Uranium in Canada: Everything You Need to Know

Uranium in Canada facts statistics

(Updated February 2024)

Canada has long been one of the world’s biggest producers and exporters of uranium. The world’s second-largest country is home to the fourth-largest global reserves, almost all of which is produced by the McArthur River and Cigar Lake mines in Northern Saskatchewan, two of the largest and highest-grade mines found in the world.

Canada is a significant player in global markets, exporting about 80 per cent of its uranium production in 2022. Uranium is the predominant fuel used by nuclear reactors around the globe. Other uses of uranium include radiotherapy, radiometric dating and industrial x-rays to name a few practical everyday applications, although the lion’s share is dedicated to nuclear power applications.

To paint a picture of the uranium mining industry in Canada, we’ve compiled several facts for you below. Also see:

Canadian Uranium: Quick Facts

Canada is the second largest producer of uranium in the world

#1 - Canada was the second largest producer of uranium worldwide in 2022, with 7,351 metric tons of production [3]

#2 - Canada has a long history of exploration, mining and generation of nuclear power; up to 2019, more uranium had been mined in Canada than anywhere else – about one-fifth of the world’s total [4]

#3 - Canada is home to the world’s largest reserves of high-grade uranium with grades of up to 20% uranium – 100x greater than the global average [1]

#4 - Canada produced 7.4 kilotons of uranium in 2022, valued at approximately $1.1 billion [2]

#5 - Roughly 80% of Canadian uranium production was exported in 2022 [2]; the remainder is used to fuel CANDU nuclear reactors in Canada [1]

#6 - Canada’s uranium exporters are sold chiefly to North America/Latin America (64%), Asia (19%), and Europe (17%) [2]

#7 - 27% of uranium purchased by U.S. nuclear reactors in 2022 came from Canada, making it the largest foreign uranium supplier to the U.S. [2]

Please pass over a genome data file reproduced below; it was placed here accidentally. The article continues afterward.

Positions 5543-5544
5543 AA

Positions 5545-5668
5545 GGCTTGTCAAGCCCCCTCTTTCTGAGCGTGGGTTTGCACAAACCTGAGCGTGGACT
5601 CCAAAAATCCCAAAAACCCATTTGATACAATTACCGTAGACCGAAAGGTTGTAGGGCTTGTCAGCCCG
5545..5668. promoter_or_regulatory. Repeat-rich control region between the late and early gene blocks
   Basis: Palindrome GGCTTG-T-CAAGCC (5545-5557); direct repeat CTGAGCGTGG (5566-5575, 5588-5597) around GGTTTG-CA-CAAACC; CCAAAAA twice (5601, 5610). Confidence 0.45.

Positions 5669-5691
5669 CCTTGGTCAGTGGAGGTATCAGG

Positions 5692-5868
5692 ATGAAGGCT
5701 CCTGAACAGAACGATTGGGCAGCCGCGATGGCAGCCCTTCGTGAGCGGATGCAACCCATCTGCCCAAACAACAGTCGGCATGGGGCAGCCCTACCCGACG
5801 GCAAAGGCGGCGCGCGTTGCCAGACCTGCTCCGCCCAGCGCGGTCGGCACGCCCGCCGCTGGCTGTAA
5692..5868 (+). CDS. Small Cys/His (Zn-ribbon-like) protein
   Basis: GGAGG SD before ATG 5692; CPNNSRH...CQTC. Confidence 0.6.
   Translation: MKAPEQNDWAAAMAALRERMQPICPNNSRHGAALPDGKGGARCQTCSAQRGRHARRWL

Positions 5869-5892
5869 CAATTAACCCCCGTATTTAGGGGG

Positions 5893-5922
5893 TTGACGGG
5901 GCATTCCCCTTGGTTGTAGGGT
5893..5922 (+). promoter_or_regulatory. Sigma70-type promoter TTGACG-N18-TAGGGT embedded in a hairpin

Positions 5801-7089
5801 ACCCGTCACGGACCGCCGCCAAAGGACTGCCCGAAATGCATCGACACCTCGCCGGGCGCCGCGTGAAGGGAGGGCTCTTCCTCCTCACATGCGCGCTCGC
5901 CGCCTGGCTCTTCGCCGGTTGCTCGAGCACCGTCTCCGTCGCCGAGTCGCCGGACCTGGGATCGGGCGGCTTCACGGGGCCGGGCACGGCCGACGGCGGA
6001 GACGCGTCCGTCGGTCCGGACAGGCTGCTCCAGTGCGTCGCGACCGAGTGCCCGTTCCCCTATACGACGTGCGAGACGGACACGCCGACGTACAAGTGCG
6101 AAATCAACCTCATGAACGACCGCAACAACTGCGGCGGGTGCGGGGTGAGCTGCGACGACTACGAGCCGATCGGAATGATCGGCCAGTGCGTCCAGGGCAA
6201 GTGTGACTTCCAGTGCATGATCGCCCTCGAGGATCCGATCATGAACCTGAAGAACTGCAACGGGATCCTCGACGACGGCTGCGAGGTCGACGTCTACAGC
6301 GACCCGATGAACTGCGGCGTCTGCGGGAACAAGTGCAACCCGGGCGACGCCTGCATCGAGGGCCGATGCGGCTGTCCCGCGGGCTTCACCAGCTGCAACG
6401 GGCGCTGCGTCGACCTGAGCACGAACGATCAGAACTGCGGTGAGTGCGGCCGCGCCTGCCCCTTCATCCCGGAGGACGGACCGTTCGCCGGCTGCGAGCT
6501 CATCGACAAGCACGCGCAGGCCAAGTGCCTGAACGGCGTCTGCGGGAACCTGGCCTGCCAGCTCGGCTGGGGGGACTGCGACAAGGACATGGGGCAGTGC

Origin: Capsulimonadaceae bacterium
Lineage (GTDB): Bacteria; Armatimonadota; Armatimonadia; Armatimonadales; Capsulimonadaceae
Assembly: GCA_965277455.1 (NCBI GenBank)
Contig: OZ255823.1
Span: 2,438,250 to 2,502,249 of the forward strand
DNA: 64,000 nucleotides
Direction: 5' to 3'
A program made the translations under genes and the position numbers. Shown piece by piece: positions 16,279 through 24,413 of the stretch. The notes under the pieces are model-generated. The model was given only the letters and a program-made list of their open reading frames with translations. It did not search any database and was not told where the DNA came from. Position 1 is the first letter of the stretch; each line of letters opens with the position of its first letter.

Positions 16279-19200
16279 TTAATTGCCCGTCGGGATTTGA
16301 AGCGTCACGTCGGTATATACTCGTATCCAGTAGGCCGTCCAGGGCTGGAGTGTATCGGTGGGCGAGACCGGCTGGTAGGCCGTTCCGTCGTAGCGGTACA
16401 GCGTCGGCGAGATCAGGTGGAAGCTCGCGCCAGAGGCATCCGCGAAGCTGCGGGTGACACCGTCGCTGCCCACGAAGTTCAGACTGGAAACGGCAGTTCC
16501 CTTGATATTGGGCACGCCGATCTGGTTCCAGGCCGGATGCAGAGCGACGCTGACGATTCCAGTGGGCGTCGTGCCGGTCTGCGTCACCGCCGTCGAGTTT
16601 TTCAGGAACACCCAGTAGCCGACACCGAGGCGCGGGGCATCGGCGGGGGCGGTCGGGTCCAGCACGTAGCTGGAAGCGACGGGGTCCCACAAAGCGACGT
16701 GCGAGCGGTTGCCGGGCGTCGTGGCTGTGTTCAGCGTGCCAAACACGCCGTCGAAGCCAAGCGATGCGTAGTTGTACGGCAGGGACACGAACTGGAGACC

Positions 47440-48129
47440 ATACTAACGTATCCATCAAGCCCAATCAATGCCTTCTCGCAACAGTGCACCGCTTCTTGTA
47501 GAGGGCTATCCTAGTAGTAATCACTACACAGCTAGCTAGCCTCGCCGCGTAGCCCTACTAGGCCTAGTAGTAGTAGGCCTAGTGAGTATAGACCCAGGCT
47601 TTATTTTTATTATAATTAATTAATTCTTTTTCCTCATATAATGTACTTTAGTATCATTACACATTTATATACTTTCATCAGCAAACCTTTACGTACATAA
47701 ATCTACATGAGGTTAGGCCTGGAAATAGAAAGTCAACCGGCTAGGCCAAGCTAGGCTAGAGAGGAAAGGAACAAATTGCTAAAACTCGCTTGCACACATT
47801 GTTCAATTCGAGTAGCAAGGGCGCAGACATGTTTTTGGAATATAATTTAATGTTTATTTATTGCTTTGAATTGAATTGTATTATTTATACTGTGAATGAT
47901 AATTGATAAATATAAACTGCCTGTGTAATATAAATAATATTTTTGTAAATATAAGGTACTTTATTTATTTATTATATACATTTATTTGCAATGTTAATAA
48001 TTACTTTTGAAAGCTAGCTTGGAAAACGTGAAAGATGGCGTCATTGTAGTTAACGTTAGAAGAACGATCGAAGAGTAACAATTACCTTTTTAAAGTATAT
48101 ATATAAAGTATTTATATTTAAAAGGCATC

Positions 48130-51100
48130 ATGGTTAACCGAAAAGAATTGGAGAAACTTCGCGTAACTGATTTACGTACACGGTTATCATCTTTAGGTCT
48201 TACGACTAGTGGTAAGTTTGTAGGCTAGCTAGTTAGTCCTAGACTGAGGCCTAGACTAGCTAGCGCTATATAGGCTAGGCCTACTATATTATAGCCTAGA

#8 - A majority of Canada’s uranium reserves are found in the Athabasca Basin of northern Saskatchewan, with uranium grades that are 10 to 100 times greater than the average grade of deposits mined elsewhere abroad [1]

#9 - The world’s largest uranium refinery is found at Blind River, Ontario, which also happens to be the only facility of its kind in Canada [1]

#10 - Canada’s home-grown CANDU nuclear technology has resulted in 18 CANDU reactors in operation in Ontario, 1 in New Brunswick, and 11 outside of Canada [2][5]

#11 - Argentina, China, India, Pakistan, South Korea and Romania are all home to CANDU reactors [5]

#12 – The mining and milling of uranium directly employs more than 2,000 Canadians at the extraction sites, more than half of whom are resident of northern Saskatchewan [6]

#13 – Nuclear power plants – supplied by Canadian uranium mines – provided nearly 14% of Canada’s total electricity supply in 2021 [2]

Canada is a Leader in Uranium Production

Canada is the 2nd largest producer of uranium in the world

Canada was the world’s leading producer of uranium for many years, accounting for about 22 per cent of the world’s total output up until 2009 when it was overtaken by Kazakhstan [4].

Today, Canada remains the second-largest global uranium producer. Despite losing the top spot back in 2009, Canadians still have a lot to boast about such as the fact that Canada is home to the McArthur River and Cigar Lake mines, two of the largest and highest-grade uranium mines in the world.

With vast known resources – about 583,000 tonnes of U3O8 (triuranium octoxide, a stable form of uranium oxide) – and continued exploration efforts to date, Canada will play a substantial role in meeting the world's uranium demand for years to come.